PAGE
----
An eating disorder is an unhealthy obsession with food and weight. People with eating disorders eat–or avoid eating–in extreme ways. At least 8 million people in the U.S. are living with an eating disorder. The overwhelming majority–about 90 percent–are female.
These are the three main types of eating disorders:
Anorexia nervosa. People with anorexia severely restrict calories to the point of starvation. They are obsessed with being thin and have an unhealthy and distorted body image. They may refuse to eat at all or only eat tiny amounts of food that has few calories. Anorexics are extremely thin, yet constantly think of themselves as overweight.
Bulimia nervosa. Bulimics binge on huge quantities of food, then force themselves to vomit. They may also exercise compulsively and take laxatives to help rid their body of the calories they've eaten. Bulimics continue this cycle of binging and purging and may also diet excessively in between binges. Bulimics aren't necessarily extremely thin and may often seem to be of normal weight.
Binge-eating disorder. This is also known as compulsive overeating. Binge eaters consume excessive amounts of food without purging. They often eat uncontrollably despite feeling full. Binge eaters may feel guilty or ashamed after a binge and go on an extreme diet as a result. Binge eaters may be of normal weight, overweight, or obese. Although anorexia and bulimia aren't common in men, binge eating disorder affects about as many men as it does women.
Other eating disorders don't quite fit into any of the above categories and are usually classified as "eating disorders not otherwise specified."
Managing eating disorders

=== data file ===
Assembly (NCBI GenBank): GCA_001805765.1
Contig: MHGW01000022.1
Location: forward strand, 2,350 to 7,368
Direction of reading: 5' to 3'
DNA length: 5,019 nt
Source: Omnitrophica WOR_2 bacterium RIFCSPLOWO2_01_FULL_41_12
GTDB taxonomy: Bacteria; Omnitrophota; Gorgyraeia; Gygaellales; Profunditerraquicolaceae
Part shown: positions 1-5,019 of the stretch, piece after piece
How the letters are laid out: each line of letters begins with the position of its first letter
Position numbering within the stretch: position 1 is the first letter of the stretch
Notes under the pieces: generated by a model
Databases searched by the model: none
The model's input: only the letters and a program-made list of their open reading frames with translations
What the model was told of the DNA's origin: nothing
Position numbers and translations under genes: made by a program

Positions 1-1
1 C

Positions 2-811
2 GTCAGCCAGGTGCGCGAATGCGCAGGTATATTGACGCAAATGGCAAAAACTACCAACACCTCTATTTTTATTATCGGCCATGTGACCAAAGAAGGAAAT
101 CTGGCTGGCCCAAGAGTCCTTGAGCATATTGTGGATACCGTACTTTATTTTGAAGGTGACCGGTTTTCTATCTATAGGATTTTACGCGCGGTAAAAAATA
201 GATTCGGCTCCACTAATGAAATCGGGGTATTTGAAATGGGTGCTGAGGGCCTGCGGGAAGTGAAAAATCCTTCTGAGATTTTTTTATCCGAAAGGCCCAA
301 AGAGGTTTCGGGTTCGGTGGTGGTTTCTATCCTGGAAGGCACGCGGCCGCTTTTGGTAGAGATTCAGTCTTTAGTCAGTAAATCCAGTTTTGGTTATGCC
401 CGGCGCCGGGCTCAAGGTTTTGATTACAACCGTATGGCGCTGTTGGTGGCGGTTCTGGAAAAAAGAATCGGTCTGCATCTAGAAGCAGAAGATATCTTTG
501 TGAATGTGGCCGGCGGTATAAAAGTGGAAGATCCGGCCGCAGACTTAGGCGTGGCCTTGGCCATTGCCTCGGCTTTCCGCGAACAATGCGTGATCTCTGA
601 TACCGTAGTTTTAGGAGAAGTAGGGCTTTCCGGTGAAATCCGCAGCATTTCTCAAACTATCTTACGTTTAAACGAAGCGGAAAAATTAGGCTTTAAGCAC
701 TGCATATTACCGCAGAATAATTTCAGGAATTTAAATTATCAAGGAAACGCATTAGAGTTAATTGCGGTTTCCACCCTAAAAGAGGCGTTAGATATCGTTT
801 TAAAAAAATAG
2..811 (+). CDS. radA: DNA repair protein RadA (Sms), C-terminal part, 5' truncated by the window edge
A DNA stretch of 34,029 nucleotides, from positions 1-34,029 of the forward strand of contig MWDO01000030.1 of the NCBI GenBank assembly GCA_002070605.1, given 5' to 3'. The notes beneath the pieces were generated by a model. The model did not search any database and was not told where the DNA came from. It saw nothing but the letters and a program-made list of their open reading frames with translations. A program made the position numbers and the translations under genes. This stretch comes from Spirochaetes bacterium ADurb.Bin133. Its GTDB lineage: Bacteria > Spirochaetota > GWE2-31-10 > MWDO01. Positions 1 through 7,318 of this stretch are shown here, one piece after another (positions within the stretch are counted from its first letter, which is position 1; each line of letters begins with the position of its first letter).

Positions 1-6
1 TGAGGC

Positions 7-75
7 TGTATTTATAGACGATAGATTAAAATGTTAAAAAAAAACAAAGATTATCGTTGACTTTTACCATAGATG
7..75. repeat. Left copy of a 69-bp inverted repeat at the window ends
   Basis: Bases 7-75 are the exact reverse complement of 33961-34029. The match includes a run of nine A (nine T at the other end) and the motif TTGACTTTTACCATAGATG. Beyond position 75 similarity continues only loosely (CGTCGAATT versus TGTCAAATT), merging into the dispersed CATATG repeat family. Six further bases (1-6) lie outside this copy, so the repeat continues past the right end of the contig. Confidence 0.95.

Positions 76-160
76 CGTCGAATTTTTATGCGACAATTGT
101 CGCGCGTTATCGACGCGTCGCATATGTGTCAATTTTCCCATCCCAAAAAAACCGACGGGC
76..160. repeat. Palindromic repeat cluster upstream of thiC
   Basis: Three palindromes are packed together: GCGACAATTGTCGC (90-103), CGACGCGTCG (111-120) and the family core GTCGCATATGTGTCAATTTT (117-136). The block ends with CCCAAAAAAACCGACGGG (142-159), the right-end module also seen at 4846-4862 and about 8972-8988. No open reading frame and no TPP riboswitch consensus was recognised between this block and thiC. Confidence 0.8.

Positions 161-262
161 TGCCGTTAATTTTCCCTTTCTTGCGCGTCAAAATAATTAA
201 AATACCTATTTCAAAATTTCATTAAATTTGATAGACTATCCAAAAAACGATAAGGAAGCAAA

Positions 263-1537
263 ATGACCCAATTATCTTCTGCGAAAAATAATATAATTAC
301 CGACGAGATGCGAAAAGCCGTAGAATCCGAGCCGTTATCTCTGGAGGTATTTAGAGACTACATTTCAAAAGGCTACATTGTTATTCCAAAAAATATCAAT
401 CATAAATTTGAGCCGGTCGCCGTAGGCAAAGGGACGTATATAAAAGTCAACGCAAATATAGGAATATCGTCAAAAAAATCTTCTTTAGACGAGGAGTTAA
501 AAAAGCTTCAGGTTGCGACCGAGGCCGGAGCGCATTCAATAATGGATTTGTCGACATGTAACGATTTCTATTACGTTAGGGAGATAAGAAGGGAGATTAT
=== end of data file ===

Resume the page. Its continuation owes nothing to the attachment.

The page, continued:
Eating disorders can be treated successfully, but the answer isn't as simple as changing eating habits because eating disorders are about much more than food. They stem from emotional issues that must be addressed. Therapy, including cognitive behavioral therapy, is a crucial part of treating and managing eating disorders. Some people may also be prescribed medications, such as antidepressants, to help overcome an eating disorder. Those with binge eating disorder may sometimes need appetite suppressants to help manage their condition.
No one-size-fits-all treatment is available for eating disorders. Rather, treatment is specifically tailored to each individual.
Preventing eating disorders
Experts don't truly understand what causes eating disorders. It's thought that the pressures of society may play a role, as may personal stress and perhaps certain personality traits. Fortunately, you can take steps to help prevent eating disorders, both before the first symptoms appear or in the early stages.
Programs that teach children and adults about healthy eating habits and a healthy body weight are one prevention method. A better understanding of how unrealistic society's expectations regarding body weight are can also promote a healthier body image and prevent eating disorders.